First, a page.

The Iranian people - we have no qualm with Iranian people. I'm sure Israel doesn't either. It's people with a proud history and a great tradition. But they are being misled by their government. The actions of their government are causing there to be isolation and economic stagnation. People went into office saying, we promise you this and we promise you this economic benefit, but they're simply not being delivered. And so we'll continue to keep the pressure on the Iranians, and I believe we can solve this problem diplomatically.

PRIME MINISTER OLMERT: (As translated) We had a very thorough discussion, which, of course, also covered the Iranian subject, as President Bush said. We discussed all aspects of this issue, and of course, it goes without saying that we shared with one another what we know and what the Americans know when it comes to this topic. And without my sharing with you right now all the details, of course, despite the natural curiosity, which I appreciate, I believe that what has just been said now by the President of the United States is particularly important. The President of the largest power in the world, the most important power in the world, is standing right here, and he has said in no uncertain terms that Iran was a threat and remains a threat.

The fact that it has certain technological capacities is a fact. And through this, it is capable of realizing that potential and creating nuclear weapons. And considering the nature of the government there and the type of threats that they are voicing, one cannot possibly disregard that power, and we must do everything possible to thwart them.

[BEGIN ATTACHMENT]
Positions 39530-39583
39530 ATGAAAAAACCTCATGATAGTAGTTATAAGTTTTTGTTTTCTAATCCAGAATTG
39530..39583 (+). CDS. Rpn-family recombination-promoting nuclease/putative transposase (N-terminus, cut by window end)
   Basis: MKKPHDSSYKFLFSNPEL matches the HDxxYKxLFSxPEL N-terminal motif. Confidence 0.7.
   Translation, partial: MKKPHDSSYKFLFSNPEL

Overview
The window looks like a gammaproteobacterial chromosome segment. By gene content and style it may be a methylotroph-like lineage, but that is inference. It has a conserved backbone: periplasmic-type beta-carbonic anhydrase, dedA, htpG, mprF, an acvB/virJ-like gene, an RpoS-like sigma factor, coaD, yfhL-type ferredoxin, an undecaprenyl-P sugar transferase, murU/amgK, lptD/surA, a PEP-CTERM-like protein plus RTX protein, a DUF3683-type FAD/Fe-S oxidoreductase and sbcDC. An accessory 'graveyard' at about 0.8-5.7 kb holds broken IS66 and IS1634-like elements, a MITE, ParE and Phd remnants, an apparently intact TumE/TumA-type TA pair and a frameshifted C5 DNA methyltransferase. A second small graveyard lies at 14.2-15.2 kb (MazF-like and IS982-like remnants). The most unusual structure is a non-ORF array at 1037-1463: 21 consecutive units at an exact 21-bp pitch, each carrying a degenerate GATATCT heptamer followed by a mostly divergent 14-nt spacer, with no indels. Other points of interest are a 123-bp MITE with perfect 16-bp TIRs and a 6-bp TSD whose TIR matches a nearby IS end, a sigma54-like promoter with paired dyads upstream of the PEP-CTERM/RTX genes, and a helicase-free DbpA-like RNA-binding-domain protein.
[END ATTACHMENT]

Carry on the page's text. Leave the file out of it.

Of course, the United States will decide for itself just what steps to take. I can only say one thing, namely, my impression based on this conversation, as well as previous talks that we had - and we talk quite frequently, apart from the face-to-face meetings - my impression is that we have here a leader who is exceptionally determined, exceptionally loyal to the principles in which he believes. He has proven this throughout his term in office in his preparedness to take exceptional measures in order to defend the principles in which he believes, and in his deep commitment to the security of the state of Israel.

Inasmuch as I could sum up all of these impressions this evening, I would say that I certainly am encouraged and reinforced, having heard the position of the United States under the leadership of George Bush, particularly on this subject.

Q: Mr. President, what action is the United States prepared to take if there is another confrontation with Iranian ships in the Strait of Hormuz? Your National Security Advisor this morning spoke about consequences if there was a repeat.

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PRESIDENT BUSH: The National Security Advisor was making it abundantly clear that all options are on the table to protect our assets.

She's referring to, Mr. Prime Minister, the fact that our ships were moving along very peacefully off the Iranian border in territorial water - international waters, and Iranian boats came out and were very provocative. And it was a dangerous gesture on their part. We have made it clear publicly, and they know our position, and that is, there will be serious consequences if they attack our ships, pure and simple. And my advice to them is, don't do it.